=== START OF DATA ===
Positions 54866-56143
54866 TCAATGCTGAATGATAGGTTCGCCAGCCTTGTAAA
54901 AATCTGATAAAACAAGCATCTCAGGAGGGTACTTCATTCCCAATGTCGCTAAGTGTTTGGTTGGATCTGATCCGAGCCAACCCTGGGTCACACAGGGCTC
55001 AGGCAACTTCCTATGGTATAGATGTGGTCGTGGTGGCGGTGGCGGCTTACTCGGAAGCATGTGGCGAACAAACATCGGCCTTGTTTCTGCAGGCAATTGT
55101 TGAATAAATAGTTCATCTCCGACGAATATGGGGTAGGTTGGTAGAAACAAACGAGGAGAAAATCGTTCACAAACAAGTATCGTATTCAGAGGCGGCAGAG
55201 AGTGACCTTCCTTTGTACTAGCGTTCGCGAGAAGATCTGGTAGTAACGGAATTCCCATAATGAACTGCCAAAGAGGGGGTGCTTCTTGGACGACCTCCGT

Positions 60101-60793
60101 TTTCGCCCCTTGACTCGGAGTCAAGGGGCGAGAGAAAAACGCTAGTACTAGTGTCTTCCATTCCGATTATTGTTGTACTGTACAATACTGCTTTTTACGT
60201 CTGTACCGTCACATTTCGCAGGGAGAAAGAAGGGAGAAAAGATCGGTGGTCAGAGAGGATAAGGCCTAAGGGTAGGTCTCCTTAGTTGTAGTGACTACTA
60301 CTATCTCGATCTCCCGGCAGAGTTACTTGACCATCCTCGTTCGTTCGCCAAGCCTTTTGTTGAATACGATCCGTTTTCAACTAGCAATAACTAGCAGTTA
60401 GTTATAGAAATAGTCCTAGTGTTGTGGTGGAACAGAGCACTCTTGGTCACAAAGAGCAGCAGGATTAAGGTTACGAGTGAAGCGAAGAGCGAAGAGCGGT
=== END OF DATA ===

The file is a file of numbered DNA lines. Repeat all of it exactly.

Positions 54866-56143
54866 TCAATGCTGAATGATAGGTTCGCCAGCCTTGTAAA
54901 AATCTGATAAAACAAGCATCTCAGGAGGGTACTTCATTCCCAATGTCGCTAAGTGTTTGGTTGGATCTGATCCGAGCCAACCCTGGGTCACACAGGGCTC
55001 AGGCAACTTCCTATGGTATAGATGTGGTCGTGGTGGCGGTGGCGGCTTACTCGGAAGCATGTGGCGAACAAACATCGGCCTTGTTTCTGCAGGCAATTGT
55101 TGAATAAATAGTTCATCTCCGACGAATATGGGGTAGGTTGGTAGAAACAAACGAGGAGAAAATCGTTCACAAACAAGTATCGTATTCAGAGGCGGCAGAG
55201 AGTGACCTTCCTTTGTACTAGCGTTCGCGAGAAGATCTGGTAGTAACGGAATTCCCATAATGAACTGCCAAAGAGGGGGTGCTTCTTGGACGACCTCCGT

Positions 60101-60793
60101 TTTCGCCCCTTGACTCGGAGTCAAGGGGCGAGAGAAAAACGCTAGTACTAGTGTCTTCCATTCCGATTATTGTTGTACTGTACAATACTGCTTTTTACGT
60201 CTGTACCGTCACATTTCGCAGGGAGAAAGAAGGGAGAAAAGATCGGTGGTCAGAGAGGATAAGGCCTAAGGGTAGGTCTCCTTAGTTGTAGTGACTACTA
60301 CTATCTCGATCTCCCGGCAGAGTTACTTGACCATCCTCGTTCGTTCGCCAAGCCTTTTGTTGAATACGATCCGTTTTCAACTAGCAATAACTAGCAGTTA
60401 GTTATAGAAATAGTCCTAGTGTTGTGGTGGAACAGAGCACTCTTGGTCACAAAGAGCAGCAGGATTAAGGTTACGAGTGAAGCGAAGAGCGAAGAGCGGT